The intended repeal comes in response to a petition by the major manufacturer of glider kits Fitzgerald, LLC. Gliders are heavy-duty trucks composed of a new cab and an old engine. These configurations are somewhat cheaper than a new rig.
In its petition, Fitzgerald cited research from Tennessee Tech that differed markedly from the research relied on by the Obama administration when it established the rule. There are reasons to discount Tech’s findings, however. In August 2017, the company and the university announced the opening of the Tennessee Tech Center for Intelligent Mobility at the Fitzgerald Technology Complex.
The last available estimate (2015) of the glider fleet was 10,000 units compared to 1,000 gliders in 2010—a ten-fold increase in five years. The 2015 number represents around four percent of the heavy-duty fleet.
Although a relatively small percentage of the total trucks on the road today, gliders are incredibly filthy compared to new rigs. EPA analysis in 2016 concluded that gliders produce almost three hundred thousand tons of nitrogen-oxide pollution a year, along with nearly eight thousand tons of diesel-particulate pollution. Agency scientists estimate that a single year of glider pollution causes as many as 1600 premature deaths.
Pruitt’s proposed rescission of the rule is being challenged in court by a dozen states including Maryland, North Carolina, Pennsylvania, and New Mexico. Manufacturers of new trucks like Volvo have also written EPA opposing the rollback.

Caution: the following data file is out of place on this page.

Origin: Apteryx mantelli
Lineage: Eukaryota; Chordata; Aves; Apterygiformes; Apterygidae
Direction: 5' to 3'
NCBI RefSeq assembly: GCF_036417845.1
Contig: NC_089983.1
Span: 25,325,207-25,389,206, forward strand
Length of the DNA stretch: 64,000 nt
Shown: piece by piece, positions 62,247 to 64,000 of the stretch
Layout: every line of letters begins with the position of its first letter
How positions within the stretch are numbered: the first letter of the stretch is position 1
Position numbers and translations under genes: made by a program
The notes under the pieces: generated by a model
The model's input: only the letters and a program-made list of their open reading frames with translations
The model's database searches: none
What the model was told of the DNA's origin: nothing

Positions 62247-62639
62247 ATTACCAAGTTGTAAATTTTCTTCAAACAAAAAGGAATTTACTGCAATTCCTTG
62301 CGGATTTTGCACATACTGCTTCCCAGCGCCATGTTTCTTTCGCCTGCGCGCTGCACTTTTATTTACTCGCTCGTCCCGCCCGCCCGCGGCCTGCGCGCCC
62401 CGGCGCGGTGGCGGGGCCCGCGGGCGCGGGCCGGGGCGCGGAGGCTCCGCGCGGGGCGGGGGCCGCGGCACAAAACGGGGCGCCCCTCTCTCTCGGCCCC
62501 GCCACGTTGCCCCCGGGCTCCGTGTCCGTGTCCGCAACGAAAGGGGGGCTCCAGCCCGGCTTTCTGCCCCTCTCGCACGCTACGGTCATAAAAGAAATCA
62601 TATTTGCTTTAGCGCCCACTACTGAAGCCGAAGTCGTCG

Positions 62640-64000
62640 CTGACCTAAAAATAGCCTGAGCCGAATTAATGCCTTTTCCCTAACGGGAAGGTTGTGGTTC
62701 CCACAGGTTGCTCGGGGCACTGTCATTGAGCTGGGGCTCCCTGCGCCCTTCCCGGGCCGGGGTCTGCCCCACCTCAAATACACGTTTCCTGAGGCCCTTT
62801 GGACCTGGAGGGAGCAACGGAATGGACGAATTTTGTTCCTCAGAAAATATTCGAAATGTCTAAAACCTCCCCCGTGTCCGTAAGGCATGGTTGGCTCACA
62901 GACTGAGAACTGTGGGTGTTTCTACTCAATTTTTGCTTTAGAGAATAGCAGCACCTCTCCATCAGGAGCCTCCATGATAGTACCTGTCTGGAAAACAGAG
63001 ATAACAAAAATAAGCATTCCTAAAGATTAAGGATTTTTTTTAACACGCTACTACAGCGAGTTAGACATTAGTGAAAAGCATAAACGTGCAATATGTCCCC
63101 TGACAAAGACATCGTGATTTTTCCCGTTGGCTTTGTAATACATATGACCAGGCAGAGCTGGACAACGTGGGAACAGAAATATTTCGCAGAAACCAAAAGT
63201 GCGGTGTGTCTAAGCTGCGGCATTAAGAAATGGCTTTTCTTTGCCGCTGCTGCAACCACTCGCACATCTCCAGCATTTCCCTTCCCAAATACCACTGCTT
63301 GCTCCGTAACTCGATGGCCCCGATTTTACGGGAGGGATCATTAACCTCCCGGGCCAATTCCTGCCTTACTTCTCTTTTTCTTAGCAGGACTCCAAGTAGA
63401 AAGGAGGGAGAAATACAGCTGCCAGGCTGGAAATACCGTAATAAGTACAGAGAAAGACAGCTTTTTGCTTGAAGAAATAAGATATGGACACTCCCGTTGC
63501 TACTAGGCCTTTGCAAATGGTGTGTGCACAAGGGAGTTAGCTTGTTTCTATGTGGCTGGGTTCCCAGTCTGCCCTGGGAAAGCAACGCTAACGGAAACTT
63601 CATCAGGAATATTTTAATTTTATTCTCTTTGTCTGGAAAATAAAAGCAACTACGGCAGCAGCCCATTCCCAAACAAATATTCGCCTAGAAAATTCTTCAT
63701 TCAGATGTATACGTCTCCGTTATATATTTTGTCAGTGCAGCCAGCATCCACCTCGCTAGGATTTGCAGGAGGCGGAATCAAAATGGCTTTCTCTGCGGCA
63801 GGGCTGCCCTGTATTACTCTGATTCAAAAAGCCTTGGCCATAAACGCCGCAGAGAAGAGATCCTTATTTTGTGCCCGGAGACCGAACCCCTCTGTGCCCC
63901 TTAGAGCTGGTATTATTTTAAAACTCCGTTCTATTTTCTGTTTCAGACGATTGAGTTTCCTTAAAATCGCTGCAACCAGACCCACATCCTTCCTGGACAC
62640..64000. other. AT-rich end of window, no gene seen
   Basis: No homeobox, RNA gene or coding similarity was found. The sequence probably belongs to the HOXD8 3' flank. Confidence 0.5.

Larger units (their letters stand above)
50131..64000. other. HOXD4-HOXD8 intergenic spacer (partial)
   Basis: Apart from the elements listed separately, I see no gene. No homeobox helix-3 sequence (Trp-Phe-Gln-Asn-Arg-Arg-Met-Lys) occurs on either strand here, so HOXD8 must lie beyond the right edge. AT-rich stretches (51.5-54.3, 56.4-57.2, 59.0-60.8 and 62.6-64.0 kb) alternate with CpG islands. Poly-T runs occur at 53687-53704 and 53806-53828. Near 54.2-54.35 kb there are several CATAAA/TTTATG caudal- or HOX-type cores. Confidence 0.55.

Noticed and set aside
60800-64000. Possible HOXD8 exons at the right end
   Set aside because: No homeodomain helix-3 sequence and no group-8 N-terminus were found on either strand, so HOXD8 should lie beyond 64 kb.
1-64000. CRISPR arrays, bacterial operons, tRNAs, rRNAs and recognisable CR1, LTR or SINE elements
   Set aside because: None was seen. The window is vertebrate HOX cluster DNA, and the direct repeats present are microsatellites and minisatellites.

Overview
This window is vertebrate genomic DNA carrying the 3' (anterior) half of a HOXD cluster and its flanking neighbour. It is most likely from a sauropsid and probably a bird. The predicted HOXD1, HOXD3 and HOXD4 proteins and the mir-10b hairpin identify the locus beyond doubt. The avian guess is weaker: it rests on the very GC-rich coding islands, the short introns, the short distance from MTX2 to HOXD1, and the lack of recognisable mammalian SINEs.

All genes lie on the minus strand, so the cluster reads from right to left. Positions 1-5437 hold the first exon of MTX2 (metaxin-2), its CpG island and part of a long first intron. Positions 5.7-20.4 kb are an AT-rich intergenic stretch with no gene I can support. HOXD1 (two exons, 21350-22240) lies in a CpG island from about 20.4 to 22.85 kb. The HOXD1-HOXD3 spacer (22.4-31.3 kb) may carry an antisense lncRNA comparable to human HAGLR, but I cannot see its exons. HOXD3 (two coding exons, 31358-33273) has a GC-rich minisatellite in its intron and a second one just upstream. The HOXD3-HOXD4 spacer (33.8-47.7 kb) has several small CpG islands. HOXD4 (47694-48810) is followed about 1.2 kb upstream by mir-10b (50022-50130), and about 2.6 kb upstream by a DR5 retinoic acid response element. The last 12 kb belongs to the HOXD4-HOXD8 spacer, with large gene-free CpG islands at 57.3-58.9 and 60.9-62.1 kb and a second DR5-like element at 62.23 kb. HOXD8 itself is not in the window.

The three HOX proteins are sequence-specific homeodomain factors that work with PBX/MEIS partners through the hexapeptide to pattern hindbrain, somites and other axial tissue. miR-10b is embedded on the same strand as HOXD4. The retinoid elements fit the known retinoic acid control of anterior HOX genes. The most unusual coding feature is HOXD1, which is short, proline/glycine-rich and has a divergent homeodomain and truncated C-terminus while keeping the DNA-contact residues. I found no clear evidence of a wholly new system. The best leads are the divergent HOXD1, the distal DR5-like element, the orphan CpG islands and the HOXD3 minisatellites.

The glider scenario reflects what appears to be Pruitt’s and the Administration’s standard operating procedure, i.e., use a regulated industry’s word to overturn an Obama era regulation. It does not bode well for California.
In Part 2 of the article California’s chances of being granted a waiver by the Trump administration will be discussed, as will the process and participants currently involved in the negotiations. Also, in Part 2 are two environment-saving policies that President Trump has tweeted about—whether he knows it or not.
Under less contentious circumstances a review of the 2022-2025 CAFEstandards could prove an opportunity to align the auto sector, consumers, climate defenders, state and federal governments in a successful working partnership. A partnership able capable of blending the fuel efficiency targets with other supportive public policies. The odds are long, but there is always the hope that cooler heads will prevail.
[i] In real world terms the 54.4 mpg standard equals between 35 and 40 mpg depending on whose estimate one chooses to quote.
[ii] In real world terms the 35.5 mpg standard equals between 25-27 mpg.
Image credit: Attributed to Goya (Francisco de Goya y Lucientes) (Spanish, Fuendetodos 1746–1828 Bordeaux)/public domain courtesy of Catharine Lorillard Wolfe Collection, Wolfe Fund, 1922